The Chautauqua Amphitheater — the “Amp” — functions as our community’s most important place for assembly around arts, culture, and worship. Over its 140-year history, most of the Amp’s parts — except for the Massey Memorial Organ and its house — have been built up, torn down, repaired, replaced, and remodeled. What we see today is the result of decades of changes, and Chautauqua Institution intends to renew the Amp to meet the community’s needs for the next 100 years.
Plans for a renewed Amp are the subject of much discussion and even debate. To put these plans and the dialogue into perspective, it is important to remember the reasons for an Amp renewal project.
December 30, 2015
I am pleased to tell you that today, Chautauqua Institution’s Board of Trustees took a vital step towards Chautauqua Institution’s future, when it voted to move forward with our Amphitheater renewal project.
The Board vote authorized the Institution staff to award the construction contract to LPCiminelli, Inc., of Buffalo, who will serve as the project’s construction manager. The Trustees’ approval follows a successful effort by our Amphitheater project team of internal staff and external consultants to deliver a final project cost of $41.5 million, including contingency funds for any changes which may occur during construction. The entire cost of this project is funded by committed philanthropic dollars.
The renewed Amp will be a state-of-the art facility that ensures safety and accessibility for all Chautauquans and guests. It includes an expanded bowl and roof structure, ADA-compliant accessibility, an enlarged stage area, a 100-musician orchestra pit, and a new back-of-house structure. Most importantly, this Amphitheater will meet our strategic and program goals in their entirety.
The final design approved by the Board honors the Amp’s important historic role by maintaining the look and feel of the original structure. When you step into the Amp in the summer of 2017, you will see the many improvements, and you will still know you are in Chautauqua’s Amphitheater —
just as past generations of Chautauquans have done over the many years of the Amp’s evolution. This design direction has been emphasized by community members throughout our planning, design, and community input process.
Construction will begin in early February and continue in the months prior to the 2016 Chautauqua season. Initial work will include site preparation; infrastructure development; caisson installation; tree and bleacher removal; groundwater diversion; and partial underpinning of the Massey Organ. In addition, a substantial portion of the current back-of-house will be removed, and temporary facilities will be installed prior to the season start.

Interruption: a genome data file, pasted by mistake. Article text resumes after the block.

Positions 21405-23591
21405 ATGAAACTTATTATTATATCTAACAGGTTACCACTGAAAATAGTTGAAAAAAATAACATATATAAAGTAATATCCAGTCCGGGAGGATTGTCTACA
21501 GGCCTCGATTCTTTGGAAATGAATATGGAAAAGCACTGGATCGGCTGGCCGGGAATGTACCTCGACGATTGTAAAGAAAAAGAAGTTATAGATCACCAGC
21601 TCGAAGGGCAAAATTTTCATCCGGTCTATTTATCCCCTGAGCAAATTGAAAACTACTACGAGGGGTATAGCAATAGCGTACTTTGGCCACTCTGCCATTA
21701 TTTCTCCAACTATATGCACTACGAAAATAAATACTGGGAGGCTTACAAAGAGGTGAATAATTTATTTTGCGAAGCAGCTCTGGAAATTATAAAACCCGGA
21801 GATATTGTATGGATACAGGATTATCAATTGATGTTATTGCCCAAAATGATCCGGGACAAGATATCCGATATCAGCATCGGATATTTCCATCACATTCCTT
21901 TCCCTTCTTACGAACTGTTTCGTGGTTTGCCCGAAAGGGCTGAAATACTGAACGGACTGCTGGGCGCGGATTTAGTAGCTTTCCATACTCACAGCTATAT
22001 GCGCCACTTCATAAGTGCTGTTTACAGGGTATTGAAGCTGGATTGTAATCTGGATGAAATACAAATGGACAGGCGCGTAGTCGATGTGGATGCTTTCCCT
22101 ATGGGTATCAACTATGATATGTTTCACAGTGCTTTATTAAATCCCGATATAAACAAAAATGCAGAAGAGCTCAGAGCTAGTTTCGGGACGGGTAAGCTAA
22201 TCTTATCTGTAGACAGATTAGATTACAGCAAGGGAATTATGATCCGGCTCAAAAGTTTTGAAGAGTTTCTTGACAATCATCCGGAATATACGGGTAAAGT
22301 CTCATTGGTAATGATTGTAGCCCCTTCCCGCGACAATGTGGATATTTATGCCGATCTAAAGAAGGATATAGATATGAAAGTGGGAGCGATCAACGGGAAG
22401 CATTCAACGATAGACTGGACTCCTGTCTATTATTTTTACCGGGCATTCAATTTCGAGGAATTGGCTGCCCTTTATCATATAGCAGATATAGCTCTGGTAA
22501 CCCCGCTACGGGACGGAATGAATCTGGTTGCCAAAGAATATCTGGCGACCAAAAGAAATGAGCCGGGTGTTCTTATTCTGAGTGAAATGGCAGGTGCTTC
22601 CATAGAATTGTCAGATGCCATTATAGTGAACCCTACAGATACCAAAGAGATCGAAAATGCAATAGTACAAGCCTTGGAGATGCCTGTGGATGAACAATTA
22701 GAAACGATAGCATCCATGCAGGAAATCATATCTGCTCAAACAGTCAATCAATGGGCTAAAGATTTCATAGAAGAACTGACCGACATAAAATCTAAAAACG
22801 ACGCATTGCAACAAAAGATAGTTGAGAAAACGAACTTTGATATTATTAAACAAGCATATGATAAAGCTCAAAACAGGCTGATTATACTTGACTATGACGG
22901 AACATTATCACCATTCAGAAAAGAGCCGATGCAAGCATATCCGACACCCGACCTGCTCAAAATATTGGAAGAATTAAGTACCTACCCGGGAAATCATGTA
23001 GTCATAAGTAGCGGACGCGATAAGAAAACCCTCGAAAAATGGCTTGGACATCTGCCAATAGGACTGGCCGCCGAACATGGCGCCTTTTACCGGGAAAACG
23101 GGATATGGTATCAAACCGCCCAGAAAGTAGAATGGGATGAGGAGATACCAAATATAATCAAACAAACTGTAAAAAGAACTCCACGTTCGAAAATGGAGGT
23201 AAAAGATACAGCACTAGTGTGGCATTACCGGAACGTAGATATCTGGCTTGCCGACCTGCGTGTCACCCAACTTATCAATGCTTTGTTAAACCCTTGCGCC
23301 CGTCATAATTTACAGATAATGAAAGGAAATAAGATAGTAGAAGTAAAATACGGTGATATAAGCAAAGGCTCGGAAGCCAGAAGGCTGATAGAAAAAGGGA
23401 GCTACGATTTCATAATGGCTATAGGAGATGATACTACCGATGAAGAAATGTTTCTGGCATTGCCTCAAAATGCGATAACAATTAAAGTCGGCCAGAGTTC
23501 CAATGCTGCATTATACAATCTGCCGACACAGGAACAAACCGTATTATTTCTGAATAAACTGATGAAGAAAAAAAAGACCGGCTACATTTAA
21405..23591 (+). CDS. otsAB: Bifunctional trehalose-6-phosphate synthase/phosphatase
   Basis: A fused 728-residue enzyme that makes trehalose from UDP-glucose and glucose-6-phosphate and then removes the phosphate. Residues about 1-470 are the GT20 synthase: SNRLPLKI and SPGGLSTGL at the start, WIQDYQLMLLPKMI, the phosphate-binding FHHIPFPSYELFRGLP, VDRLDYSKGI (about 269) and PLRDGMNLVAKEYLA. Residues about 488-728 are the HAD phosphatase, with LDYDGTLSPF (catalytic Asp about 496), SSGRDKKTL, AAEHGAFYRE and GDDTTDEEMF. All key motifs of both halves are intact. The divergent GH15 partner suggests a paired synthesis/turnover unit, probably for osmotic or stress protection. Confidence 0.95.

Be assured that when the 2016 season commences, we will have full use of the Amp facility. Once the coming season ends, work will resume in order to meet our goal of opening our 2017 season with a renewed Amphitheater.
We are incredibly excited to be moving forward with a renewed Amp, and we are very grateful to the generous donors to the Promise Campaign. Entering its final year, we have raised $92.3 million to invest in programming, endowment, the grounds and the Amphitheater. I am humbled by this commitment to the future of Chautauqua.
Jane and I wish you and your families a very happy and healthy New Year.
President, Chautauqua Institution
• A Letter from President Tom Becker about the future of the Amphitheater: Download Tom's Letter (PDF)
• Tom Becker & Jim Pardo address the crowd gathered outside the press conference.
Recording courtesy of Dennis Webster of the Jamestown Post Journal.
Press Conference Video (Held in Smith Memorial Library)
Chautauqua Institution held a series of community engagement sessions on the Amphitheater renewal project. These sessions were designed for listening to concerns and answering questions, and for educating attendees on the current state of the structure, on the history of changes and modifications throughout its 122 years and the Institution’s proposed design.
These sessions ran every week throughout the 2015 season:
The Amphitheater is Chautauqua’s essential place of assembly for arts, culture and worship. Over 140 years, it has been periodically adapted to stand against the wear of time, weather and changing needs.
Goals for this project are:
Increased audience capacity
Improved accessibility, safety, comfort and sight lines
Modernized and increased functionality of back-of-house
1. Approach from Bestor Plaza
2. View just outside Gate 4
3. View from Northern Perimeter
4. View from Western End
5. View from Southern Perimeter
6. View into Bowl from Southern Fence
7. Descent into the Seating Bowl
8. View from the Stage Area
9. View towards Back-Of-House
10. View of Rear Pathway
1. Steel Truss Additions Over Stage
2. Steel Reinforcing and Cross Bracing Added
3. Attic Above Curved Ceiling - Active Work Space
4. Attic Above Curved Ceiling Near Stage - Active Work Area